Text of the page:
The most outer layer of our teeth, enamel, is the whitest and strongest layer. Beneath that is dentine, which is weaker and more yellow in colour.

As we age, our teeth start to wear down gradually. This means that the enamel layer starts to wear thin and exposes the dentine layer. As a consequence, our teeth become weaker and appear shorter and more yellow in colour.

In addition, gum recession increases as we age. This means that our gums shrink and expose more of the roots of our teeth. This can be unsightly as well as cause sensitivity.

As we get older, the action of chewing over the years causes our teeth to drift more forward which creates crowding mainly in the lower front teeth region.

There are certain factors and/or habits that accelerate the dental ageing process. These include:

Smoking:

Smoking causes teeth to become stained giving them a brownish aged appearance.

Bad Brushing Habits

Brushing too aggressively and/or brushing with a hard bristled toothbrush can cause tooth abrasion as well as gum recession. This wears the enamel layer of the teeth giving them a more aged appearance.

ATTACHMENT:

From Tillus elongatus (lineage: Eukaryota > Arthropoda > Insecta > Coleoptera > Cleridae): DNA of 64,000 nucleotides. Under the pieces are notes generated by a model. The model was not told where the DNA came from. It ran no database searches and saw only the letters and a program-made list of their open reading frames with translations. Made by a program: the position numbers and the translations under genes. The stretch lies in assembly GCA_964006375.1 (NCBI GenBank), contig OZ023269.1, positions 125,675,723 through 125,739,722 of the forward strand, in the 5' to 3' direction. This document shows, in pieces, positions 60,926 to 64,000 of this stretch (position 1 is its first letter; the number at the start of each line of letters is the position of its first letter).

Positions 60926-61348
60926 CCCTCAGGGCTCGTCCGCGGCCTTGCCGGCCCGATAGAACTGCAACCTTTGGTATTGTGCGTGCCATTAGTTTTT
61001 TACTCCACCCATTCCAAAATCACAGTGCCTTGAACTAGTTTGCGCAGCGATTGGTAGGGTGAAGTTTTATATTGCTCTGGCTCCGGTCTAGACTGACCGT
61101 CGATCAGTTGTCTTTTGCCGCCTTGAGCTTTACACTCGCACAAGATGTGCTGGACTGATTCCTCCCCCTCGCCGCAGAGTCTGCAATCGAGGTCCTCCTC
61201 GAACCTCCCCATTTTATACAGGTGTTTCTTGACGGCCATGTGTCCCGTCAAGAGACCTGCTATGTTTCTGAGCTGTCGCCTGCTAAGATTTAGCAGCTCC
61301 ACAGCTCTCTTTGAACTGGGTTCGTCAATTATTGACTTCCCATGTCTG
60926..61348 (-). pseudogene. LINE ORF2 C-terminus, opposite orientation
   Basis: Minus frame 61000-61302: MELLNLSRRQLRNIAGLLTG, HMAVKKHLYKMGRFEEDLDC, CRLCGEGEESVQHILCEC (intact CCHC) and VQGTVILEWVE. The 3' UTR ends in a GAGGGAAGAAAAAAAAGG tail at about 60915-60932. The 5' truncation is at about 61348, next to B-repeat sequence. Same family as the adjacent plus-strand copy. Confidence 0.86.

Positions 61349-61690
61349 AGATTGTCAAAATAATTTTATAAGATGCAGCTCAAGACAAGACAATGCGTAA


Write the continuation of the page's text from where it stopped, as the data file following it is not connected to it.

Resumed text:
Chewing on Pens or Windpipes:

This habit can cause the edges of the front teeth to wear down making them look shorter in length.

Bruxism (Grinding Your Teeth):

Bruxism causes attrition. This means that over time, the biting surfaces of the teeth wear down making them look more flattened and shorter in length.

Consuming Large Quantities of Carbonated and/or Citric Drinks:

Consuming large amounts of carbonated and citric drinks over a long period of time damages the teeth as they cause the enamel to erode. This makes the teeth look more yellowish in colour as the dentine layer is exposed.

Malocclusion (Incorrect Bite):

Having a bite where the edge of one or more teeth touches another tooth/teeth incorrectly can cause wear on certain surfaces of the teeth. Long term wear changes the bite further which creates even more wear and causes the bite to collapse. It’s a never-ending cycle. A collapsed bite makes us look older as it reduces the vertical dimension. 

So how can all this be prevented? Unfortunately we cannot prevent this completely, but we can slow down the process by avoiding the causative factors and addressing some of our bad habits.

Visiting the dentist regularly will help in identifying some of these factors and, therefore, help in finding a solution. For example, if you grind your teeth then the dentist can construct a customised night guard for you to wear in order to protect your teeth from the action of grinding. If your bite is incorrect then you may consider orthodontic treatment to correct the bite and prevent the accelerated damage to your teeth.